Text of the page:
Samsung may abandon laptops by 2011
A senior manager says 11 million more units must be sold by then to reach 5.7 percent market share, which has grown only from 1.2 percent in 2005 to 1.7 percent in 2007.
Samsung will cease operation of its laptop division if it doesn't improve its market share by 2011, according to one of the company's senior managers.
The news was broken to Crave UK while on a visit to Samsung's headquarters in Suwon, South Korea. Sukyong Hong, the senior manager of overseas sales and marketing for the company's computer division, said an additional 11 million units must be sold worldwide by the year 2011 in order to reach 5.7 percent market share--a massive task, considering Samsung's worldwide market share has only grown from 1.2 percent in 2005 to 1.7 percent in 2007.
To stay afloat, Samsung says it will have to--at least--overtake Sony, which currently lays claim to 6 percent of the laptop market. The rest of its primary competitors seem out of reach. Toshiba has 10 percent, Dell is on 14 percent, Acer has 16 percent, and Hewlett-Packard tops the charts on 23 percent.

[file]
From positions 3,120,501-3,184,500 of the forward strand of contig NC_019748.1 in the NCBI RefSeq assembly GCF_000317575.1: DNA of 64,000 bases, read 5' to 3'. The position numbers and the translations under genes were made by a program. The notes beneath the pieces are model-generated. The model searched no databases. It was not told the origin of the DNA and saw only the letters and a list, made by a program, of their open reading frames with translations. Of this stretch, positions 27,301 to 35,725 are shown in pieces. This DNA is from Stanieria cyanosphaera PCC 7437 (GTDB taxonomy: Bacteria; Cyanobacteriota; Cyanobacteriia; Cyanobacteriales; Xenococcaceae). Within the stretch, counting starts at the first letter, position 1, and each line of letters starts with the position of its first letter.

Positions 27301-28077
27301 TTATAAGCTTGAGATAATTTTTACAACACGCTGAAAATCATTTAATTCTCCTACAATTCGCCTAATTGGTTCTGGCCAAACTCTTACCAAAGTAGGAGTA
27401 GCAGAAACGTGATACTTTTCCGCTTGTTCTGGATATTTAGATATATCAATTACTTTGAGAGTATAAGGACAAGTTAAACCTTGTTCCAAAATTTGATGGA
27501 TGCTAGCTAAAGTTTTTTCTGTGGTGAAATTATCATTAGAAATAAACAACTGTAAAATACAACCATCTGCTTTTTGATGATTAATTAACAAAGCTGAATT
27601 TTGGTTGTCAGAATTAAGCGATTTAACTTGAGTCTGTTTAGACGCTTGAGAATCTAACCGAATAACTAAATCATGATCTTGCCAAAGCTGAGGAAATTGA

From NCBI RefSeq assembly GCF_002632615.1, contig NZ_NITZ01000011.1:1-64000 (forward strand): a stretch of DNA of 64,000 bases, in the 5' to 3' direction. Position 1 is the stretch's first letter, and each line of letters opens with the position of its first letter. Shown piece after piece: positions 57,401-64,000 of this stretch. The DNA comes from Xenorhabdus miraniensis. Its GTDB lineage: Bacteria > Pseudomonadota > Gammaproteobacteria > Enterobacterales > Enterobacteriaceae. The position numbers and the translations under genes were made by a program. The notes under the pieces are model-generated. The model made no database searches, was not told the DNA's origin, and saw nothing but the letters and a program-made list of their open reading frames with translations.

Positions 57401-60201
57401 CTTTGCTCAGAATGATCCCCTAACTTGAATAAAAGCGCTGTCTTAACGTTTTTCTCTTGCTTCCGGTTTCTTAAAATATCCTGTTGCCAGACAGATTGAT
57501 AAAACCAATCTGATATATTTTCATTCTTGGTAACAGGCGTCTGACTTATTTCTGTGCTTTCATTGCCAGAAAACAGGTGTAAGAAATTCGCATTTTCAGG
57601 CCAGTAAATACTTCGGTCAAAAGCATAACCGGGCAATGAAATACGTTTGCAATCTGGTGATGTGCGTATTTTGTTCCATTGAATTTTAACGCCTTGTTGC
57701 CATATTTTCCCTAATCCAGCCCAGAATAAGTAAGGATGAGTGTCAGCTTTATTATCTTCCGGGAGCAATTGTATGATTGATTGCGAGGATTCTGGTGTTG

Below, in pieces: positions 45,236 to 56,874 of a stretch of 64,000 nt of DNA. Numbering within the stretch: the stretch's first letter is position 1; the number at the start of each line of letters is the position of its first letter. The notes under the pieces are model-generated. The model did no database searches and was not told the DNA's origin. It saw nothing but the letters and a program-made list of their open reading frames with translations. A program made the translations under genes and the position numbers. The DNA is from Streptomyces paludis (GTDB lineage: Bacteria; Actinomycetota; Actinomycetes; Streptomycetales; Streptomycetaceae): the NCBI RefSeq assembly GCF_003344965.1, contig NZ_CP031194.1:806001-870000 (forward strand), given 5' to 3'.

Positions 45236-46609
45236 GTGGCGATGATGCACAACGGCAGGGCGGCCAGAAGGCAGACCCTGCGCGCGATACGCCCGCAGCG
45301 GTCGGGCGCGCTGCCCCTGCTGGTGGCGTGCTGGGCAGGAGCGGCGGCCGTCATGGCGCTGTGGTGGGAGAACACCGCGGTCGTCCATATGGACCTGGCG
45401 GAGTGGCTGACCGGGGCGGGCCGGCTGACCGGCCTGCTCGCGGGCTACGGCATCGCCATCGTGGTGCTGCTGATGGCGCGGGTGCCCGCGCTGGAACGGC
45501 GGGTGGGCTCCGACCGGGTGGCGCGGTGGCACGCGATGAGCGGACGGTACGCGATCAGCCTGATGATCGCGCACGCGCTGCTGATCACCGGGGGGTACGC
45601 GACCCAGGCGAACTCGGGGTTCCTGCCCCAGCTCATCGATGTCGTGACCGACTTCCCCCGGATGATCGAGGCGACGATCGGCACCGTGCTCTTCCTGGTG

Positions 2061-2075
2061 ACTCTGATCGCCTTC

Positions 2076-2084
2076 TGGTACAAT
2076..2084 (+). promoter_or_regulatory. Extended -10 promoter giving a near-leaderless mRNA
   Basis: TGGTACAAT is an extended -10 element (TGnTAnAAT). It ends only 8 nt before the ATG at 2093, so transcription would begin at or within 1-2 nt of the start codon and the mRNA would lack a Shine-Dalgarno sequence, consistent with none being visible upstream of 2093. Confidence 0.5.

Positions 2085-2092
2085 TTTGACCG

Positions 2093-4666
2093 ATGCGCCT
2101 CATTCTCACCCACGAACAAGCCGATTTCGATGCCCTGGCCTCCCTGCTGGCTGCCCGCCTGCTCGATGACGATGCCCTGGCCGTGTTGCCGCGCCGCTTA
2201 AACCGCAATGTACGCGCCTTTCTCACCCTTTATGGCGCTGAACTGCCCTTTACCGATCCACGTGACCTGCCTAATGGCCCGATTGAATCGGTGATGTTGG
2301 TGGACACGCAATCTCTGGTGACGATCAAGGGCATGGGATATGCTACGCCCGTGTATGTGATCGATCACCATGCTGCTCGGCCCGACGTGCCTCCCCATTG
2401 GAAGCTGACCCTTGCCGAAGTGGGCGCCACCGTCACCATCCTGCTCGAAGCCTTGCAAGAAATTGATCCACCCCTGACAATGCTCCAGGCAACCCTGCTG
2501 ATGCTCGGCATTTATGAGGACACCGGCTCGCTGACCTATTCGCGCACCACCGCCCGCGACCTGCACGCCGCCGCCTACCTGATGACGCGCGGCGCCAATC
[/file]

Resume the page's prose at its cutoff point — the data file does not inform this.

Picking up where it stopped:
One of the most obvious ways of increasing market share is to venture into thealong with the likes of Asus, HP, and MSI, but Samsung seems reluctant to do so. The company fears that making a low-cost laptop will jeopardize sales of its existing machines.
Another alternative is to enter the U.S. market. Currently the only Samsung laptop being sold in the U.S. is the, which isn't a consumer favorite due to its high price and questionable usability.
The irony of this story is that Samsung provides many of the components used inside Sony laptops, including the LCD panels--so even if Sony does kick its proverbial backside, it's not exactly the end of the world.